Absolutely checks out the interior credentials and dishes at Parabola, the restaurant in the newly opened Design Museum
Words Pendle Harte
You’d expect the restaurant belonging to the Design Museum to be designery – and Parabola has a pared back, measured look that fits John Pawson’s spacious, minimal building. Floors and walls are oak, most furniture is blue, and we’re impressed with the clever wireless lamps on each table.
We’re on the top floor and there are sweeping views over Holland Park, as well as over the slightly oddly positioned new blocks of luxury flats on which the project’s funding depended. Parabola is set to have a changing rosta of guest chefs, and the first is Rowley Leigh, whose local reputation is unparalleled. Leigh has been missed since Le Café Anglais closed, and his menu for Parabola includes favourites that will be familiar to diners who have followed his career – and he is walking round greeting people on the night we visit.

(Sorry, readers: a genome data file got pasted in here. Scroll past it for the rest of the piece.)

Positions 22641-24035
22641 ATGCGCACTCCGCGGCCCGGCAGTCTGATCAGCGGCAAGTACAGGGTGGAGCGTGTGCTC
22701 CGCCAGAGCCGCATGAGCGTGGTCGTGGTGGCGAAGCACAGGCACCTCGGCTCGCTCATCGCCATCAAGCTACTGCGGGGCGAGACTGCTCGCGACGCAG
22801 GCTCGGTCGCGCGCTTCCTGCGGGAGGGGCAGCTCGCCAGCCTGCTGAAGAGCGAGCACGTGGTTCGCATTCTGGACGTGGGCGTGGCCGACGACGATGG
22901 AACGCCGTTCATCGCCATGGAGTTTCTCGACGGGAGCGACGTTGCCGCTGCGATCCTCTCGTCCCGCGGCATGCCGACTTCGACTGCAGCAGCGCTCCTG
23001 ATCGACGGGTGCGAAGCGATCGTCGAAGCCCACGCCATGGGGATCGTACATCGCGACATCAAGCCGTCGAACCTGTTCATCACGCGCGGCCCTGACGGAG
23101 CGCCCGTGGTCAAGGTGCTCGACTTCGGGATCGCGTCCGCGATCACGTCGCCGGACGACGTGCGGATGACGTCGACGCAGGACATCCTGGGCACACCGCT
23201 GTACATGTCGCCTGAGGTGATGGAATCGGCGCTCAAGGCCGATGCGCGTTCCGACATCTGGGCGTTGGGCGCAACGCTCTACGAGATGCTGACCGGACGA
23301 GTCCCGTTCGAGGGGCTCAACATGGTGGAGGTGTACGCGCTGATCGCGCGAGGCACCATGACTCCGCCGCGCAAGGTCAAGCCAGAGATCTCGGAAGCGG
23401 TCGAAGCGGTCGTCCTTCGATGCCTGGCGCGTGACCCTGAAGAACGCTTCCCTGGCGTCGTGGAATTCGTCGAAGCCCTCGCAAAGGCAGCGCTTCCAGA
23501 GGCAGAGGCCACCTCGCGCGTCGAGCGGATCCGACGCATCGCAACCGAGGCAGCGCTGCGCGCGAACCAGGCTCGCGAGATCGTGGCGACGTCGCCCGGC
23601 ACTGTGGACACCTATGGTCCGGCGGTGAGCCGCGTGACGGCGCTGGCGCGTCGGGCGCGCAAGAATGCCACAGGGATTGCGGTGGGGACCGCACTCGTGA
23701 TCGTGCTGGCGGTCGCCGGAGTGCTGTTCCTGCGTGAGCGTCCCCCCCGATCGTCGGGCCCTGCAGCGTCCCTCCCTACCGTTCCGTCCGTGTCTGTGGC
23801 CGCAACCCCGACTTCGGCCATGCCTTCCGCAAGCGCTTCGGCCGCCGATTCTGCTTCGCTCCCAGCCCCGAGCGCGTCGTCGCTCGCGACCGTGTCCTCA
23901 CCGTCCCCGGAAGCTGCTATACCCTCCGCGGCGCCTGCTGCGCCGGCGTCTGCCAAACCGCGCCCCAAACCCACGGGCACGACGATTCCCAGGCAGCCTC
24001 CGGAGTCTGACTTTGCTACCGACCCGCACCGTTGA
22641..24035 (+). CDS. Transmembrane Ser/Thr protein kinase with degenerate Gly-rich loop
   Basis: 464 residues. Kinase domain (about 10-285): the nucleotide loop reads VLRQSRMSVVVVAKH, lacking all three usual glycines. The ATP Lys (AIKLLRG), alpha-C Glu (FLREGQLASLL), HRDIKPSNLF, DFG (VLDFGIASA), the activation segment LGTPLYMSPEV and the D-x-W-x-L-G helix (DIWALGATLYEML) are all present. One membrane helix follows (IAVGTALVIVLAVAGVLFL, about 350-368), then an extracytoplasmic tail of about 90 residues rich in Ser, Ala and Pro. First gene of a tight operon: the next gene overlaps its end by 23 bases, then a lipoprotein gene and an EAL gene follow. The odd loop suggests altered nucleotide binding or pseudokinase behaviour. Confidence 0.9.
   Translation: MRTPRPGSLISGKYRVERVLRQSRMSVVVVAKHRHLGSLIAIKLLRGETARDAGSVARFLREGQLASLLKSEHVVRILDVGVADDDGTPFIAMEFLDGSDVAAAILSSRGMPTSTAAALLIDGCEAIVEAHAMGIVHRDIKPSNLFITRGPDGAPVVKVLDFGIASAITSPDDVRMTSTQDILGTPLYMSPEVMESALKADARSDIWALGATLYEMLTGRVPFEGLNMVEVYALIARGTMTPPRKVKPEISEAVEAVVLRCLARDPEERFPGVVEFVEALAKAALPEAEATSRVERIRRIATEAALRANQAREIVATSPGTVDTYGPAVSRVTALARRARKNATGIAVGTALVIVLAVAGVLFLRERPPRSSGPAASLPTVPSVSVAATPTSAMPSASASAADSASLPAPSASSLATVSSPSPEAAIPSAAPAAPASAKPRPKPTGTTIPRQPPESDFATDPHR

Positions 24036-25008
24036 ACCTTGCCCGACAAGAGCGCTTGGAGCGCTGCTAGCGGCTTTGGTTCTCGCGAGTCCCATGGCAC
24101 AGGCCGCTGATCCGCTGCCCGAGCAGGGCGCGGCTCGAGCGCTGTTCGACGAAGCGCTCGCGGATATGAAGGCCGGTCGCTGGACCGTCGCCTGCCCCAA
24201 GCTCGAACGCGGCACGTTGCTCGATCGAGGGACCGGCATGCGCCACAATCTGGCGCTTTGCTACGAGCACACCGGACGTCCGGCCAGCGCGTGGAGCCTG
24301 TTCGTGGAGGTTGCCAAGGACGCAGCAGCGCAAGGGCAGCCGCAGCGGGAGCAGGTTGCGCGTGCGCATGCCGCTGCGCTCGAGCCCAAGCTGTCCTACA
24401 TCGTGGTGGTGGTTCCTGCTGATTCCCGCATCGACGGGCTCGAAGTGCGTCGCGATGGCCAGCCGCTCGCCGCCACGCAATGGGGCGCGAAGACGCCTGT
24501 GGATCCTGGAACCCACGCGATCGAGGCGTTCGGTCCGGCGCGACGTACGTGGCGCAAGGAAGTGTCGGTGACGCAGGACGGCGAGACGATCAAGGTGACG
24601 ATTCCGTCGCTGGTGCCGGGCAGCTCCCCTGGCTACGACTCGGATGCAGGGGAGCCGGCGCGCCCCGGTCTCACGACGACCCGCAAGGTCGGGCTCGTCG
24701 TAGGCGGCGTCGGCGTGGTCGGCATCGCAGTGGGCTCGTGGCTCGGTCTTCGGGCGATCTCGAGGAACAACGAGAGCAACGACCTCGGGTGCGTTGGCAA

It’s a set menu, four courses with a wine matching option (glasses are especially small to allow for this; it’s a grown-up kind of place) and as pre-starters there are miniature parmesan custards with anchovy toast, a cheesy and delicious Leigh classic. Only two options for each course makes things easy, and allows us to get through the entire menu between us.
My warm radiccio salad with slightly blackened quince and walnut puree is good, while pike sausage – a pike mousse rolled into sausage form – is light and appealing. Main courses of partridge wrapped in cabbage, and hake in squid ink are predictably high class, while lemon tart for pudding is creamy and zesty. Rowley Leigh will be in residence until 28 January, and guest chefs for the rest of the year include Valentine Warner and Marianne Lumb.